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The good thing about Neiwan is that it is located within close proximity to some of the best and most beautiful cafes and hot spring resorts in Taiwan. There is a public hot spring centre in Neiwan itself, well equipped with various kinds of Jacuzzis and sauna rooms. But I strongly urge you to venture beyond and check out the other interesting resorts around the area…

Fish spa – these are a special kind of fish which bites away dead skin cells. It may be a bit ticklish at first but after you have gotten used to it, you will find the experience really relaxing.

I loved soaking in the Jacuzzis. There are a variety of them which aim to massage different parts of your body. I loved the one with strong water force coming up from the bottom for the pool since I can get to massage the soles of my tired feet. I also found the overhead fountain spray gleefully fun. 

Taiwan is famous for their hot springs. The spring water comes from underground and soaking in it is known to be good for your skin.

The public hot spring I went to has water of 2 temperatures – one of around body temperature 37.5 degrees and another hotter one at 42.8 degrees.

If you prefer, you can also book a hot spring room at a resort for your own private hot spring tub.  Here are some pictures of the hot spring rooms.

Japanese-style beds, cobbled pavement lined with pebbles, clear water, beautiful flowers and sweet-smelling bath foam makes you instantly at ease.  It’s amazing that you can find 5 star facilities in the vicinity of small towns and villages. Here are pictures from 2 other hot spring resorts


Written by clarine chai

June 6, 2011 at 1:02 pm

She’ll Be Coming ‘Round Neiwan when she comes – Jian Shi cafe

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The good thing about Neiwan is that it is located within close proximity to some of the best and most beautiful cafes and hot spring resorts in Taiwan. There is a public hot spring centre in Neiwan itself, well equipped with various kinds of Jacuzzis and sauna rooms. But I strongly urge you to venture beyond and check out the other interesting resorts around the area…

jian shi cafe

Upon entering the café, I was greeted by a spectacular view of lush green mountains and meandering rivers and I wondered if I’m actually looking at a painting. It was a breezy day and the sunlight was streaming in from the French rooftop windows. I made a beeline for the swing chairs to relax in while I sipped on my glass of orange juice…

Taking in the beautiful sight of orchids and bougainvilleas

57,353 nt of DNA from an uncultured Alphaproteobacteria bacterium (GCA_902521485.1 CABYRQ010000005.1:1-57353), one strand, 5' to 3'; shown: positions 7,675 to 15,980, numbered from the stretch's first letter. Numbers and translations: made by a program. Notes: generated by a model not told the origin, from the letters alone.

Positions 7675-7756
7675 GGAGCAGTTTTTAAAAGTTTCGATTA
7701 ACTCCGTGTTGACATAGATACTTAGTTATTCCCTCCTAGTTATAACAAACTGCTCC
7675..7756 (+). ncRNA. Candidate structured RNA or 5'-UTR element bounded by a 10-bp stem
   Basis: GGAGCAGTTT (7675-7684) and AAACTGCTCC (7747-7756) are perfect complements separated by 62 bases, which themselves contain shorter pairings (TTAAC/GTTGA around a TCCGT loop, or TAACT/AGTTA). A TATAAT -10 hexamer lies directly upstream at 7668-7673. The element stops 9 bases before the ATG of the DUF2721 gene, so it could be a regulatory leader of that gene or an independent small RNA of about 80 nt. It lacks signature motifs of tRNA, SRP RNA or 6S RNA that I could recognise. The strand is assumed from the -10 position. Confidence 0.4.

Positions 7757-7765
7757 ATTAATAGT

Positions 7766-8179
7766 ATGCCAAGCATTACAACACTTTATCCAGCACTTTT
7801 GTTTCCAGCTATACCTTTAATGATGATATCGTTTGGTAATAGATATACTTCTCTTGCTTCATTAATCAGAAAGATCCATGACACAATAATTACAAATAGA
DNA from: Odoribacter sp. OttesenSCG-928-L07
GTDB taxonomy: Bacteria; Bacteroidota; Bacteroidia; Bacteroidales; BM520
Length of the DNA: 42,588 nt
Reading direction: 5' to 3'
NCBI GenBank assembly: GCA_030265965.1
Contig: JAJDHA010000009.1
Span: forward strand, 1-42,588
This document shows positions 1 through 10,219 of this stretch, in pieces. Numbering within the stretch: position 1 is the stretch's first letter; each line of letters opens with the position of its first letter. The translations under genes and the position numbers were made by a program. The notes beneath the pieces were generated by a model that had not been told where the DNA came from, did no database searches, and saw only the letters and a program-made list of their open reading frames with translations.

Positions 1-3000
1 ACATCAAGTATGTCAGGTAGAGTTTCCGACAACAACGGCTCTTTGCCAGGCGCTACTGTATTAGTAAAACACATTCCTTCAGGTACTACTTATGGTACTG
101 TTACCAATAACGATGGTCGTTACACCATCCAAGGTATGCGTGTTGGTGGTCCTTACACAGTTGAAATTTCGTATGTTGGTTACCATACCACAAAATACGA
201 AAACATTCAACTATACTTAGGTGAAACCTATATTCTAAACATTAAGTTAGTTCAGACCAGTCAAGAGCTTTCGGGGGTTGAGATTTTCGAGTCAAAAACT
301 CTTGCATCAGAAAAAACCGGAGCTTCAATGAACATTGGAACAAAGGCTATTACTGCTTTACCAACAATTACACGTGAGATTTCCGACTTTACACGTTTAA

With Soothing music in the background and a handsome waiter at your service. What more can you ask for?

Written by clarine chai

June 6, 2011 at 12:11 pm

Neiwan’s hanging suspension bridge

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We crossed the Neiwan hanging bridge. It was so windy and cooling standing on the bridge and we could hear the gushing of waves against the rocks from the stream below us. Against the backdrop of a full moon, the whole scenery was like from a dream.  So serene and so mystical, I didn’t want to leave.

Day view:


Night View:

Night View:

Written by clarine chai

June 1, 2011 at 8:25 am

Spa resorts, barbeque chalets and min fun fair – Neiwan

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Little shops, spa resorts and barbeque chalets dotted our way back to our homestay. Our lady landlord told us that the fun fair operates during the summer holidays when school children visit Neiwan.



Aww fun ride for children!

Ha Ha I love this one.. its hard to miss a shot with so many loops!

Look at the big koi fishes in the ponds of the spa resort.

Written by clarine chai

June 1, 2011 at 7:09 am

Neiwan is famous for fireflies!

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Neiwan is famous for its fireflies. Number of fireflies you see depends on the path you take, so my advice for you is that you ask a local to guide you along in your hunt for fireflies. Set out on a good weather at around 7pm as there will be more fireflies out in the open.  Do note that fireflies come in batches so you can only catch them at a certain period. You will have to wait for at least 2 weeks if you miss out on a batch. (I learnt this from the lady landlord)

You can find fireflies at dark places such as among clutters of bushes and trees. Their light seems white from afar but on closer look, it’s actually yellow. Try catching one in your palm. It’s really fun! So we were climbing up the slope higher up in the mountain. The sky was clear and we could see a myriad of stars overhead. But don’t mistake a firefly as a star – A firefly blinks repeatedly while a star don’t. I love how the fireflies’ light blink in synchronicity. They look like diamonds and they make the place look so magical.








okay these pictures were taken by Robin Chen. a kind stranger whom we met at 7 eleven & offered his assistance when he found us struggling to access the internet. Thanks Robin!! only your professional photo-taking skills could capture the fireflies’ glow 🙂

Written by clarine chai

June 1, 2011 at 5:37 am